Your invoicing system should automatically send out invoices—and reminders about sent invoices, due dates, etc.—to customers after they place orders. Roughly 10-15% of invoices require a payment reminder, so the ability to automatically send these reminders is crucial to receiving timely payments. Automation eliminates the risk of billing errors, invoicing delays, and poor communication with customers.
In order to manage cash flow and financial liabilities, you need accurate, up-to-date bookkeeping that makes it easy to track orders, balances, and other key order details.
CUSTOMER COMMUNICATIONS MANAGEMENT (CCM)
A CCM system is essential for tracking customer info like contact details, contracts, and customer feedback and complaints (particularly those related to AR).
Automation – The Unified Solution for ARM
Automated AR management technology encompasses all of these systems in a single solution. That means less time spent pivoting from one platform to another and more time spent on essential tasks that affect your bottom line. By using automation to help you manage accounts receivable, you’ll reap a number of key benefits:
Removing manual data entry from the equation means your billing is more accurate. It’s no wonder that 50% of businesses have reported they plan to accelerate automation of tasks, as the right automation system can help to both avoid and detect errors for more reliable data and limited invoice disputes.
By automating your AR process, you can eliminate the bottlenecks that otherwise occur in manual processes. From credit review, to manual print-and-post, to emailing and uploading documents to customer portals, human delay often holds up manual AR processes. With powerful automation, customers receive invoices without these obstacles and can thus make payments in a more timely manner.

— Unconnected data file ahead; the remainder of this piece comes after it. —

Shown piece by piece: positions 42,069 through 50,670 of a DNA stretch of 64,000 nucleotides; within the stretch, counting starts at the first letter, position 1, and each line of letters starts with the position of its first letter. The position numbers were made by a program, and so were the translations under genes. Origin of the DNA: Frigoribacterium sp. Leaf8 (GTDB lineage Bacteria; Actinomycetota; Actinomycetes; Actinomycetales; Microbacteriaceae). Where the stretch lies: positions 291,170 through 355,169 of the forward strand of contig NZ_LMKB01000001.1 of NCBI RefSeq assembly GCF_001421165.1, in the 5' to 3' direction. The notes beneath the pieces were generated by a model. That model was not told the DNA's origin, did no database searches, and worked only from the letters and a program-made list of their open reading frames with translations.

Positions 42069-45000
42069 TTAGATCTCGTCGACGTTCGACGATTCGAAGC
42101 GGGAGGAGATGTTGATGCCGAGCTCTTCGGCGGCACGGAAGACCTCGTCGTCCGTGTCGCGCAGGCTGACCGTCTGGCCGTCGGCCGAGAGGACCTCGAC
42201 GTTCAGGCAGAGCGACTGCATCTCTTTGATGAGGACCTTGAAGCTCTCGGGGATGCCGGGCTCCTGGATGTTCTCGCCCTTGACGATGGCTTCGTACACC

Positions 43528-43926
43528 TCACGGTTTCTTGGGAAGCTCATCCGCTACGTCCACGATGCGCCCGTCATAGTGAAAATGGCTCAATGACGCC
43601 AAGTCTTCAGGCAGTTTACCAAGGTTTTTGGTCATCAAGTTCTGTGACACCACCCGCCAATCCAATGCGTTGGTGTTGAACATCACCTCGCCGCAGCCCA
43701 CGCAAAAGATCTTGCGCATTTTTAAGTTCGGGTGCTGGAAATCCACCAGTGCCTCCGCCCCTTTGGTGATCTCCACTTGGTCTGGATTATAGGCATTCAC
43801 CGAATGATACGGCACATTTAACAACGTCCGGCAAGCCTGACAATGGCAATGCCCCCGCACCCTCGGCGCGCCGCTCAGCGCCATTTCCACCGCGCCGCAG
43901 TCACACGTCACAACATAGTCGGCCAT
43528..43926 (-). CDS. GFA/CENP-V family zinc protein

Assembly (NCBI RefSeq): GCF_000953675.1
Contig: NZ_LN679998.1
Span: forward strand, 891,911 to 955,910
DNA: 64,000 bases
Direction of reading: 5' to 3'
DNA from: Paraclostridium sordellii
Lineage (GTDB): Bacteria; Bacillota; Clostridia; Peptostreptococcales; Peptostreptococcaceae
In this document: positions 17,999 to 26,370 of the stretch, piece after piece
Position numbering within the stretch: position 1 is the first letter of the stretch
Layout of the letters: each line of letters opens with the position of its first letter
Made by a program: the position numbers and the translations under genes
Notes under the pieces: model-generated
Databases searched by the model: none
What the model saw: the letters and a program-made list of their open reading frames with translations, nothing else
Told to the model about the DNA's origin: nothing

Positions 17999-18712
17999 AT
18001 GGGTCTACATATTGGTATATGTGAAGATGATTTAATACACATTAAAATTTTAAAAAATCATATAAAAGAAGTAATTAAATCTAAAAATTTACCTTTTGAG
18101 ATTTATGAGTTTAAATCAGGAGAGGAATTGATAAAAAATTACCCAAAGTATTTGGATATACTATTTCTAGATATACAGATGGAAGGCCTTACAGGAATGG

A robust automated system permits personalized communications, which helps keep customers engaged and provides a better experience throughout their entire customer journey. This ultimately helps with customer retention, as happy, informed customers will keep coming back for more. And since earning new customers is six to seven times more costly than retaining a current one, excellent communication is a factor you can’t afford to ignore.
BETTER VENDOR RELATIONSHIP
Automation offers fewer errors, more accurate billing, and faster billing, which help you facilitate better relationships with vendors. Vendors, like customers, will receive accurate, quickly generated invoices that can be accessed in a single, up-to-date portal.
The right automated solution helps your entire AR process run smoothly, as the system handles your tasks the exact same way from end-to-end. This means fewer deviations from your well-oiled AR machine, saving time on burdensome, manual tasks.
SAVED MONEY – By automating redundant tasks, your team has more time to focus on innovative tasks that improve your overall business. That kind of extra time can mean a world of difference for your bottom line. What’s more, e-invoicing can save your business $4 to $8 per invoice sent, as paper consumption, postage costs, and manual handling of paper invoices all lead to unnecessary spend.
What’s Next? Find the Right Accounts Receivable Management Automation Solution
Efficient AR and accounts receivable management processes are critical to any business’s ability to function. But it can be difficult to keep track of all of the invoices and customer details involved in AR—particularly without the help of automation. With 70% of businesses set to automate their accounts receivable functions, those who maintain outdated, manual methods will likely fail to remain competitive in the future.
However, accounts receivable is only a small (if important) part of your organization’s Finance and Accounting process. Be it accounts payable, procurement, or record to report, MHC offers unique solutions to automate and enhance the performance of your accounting and finance teams.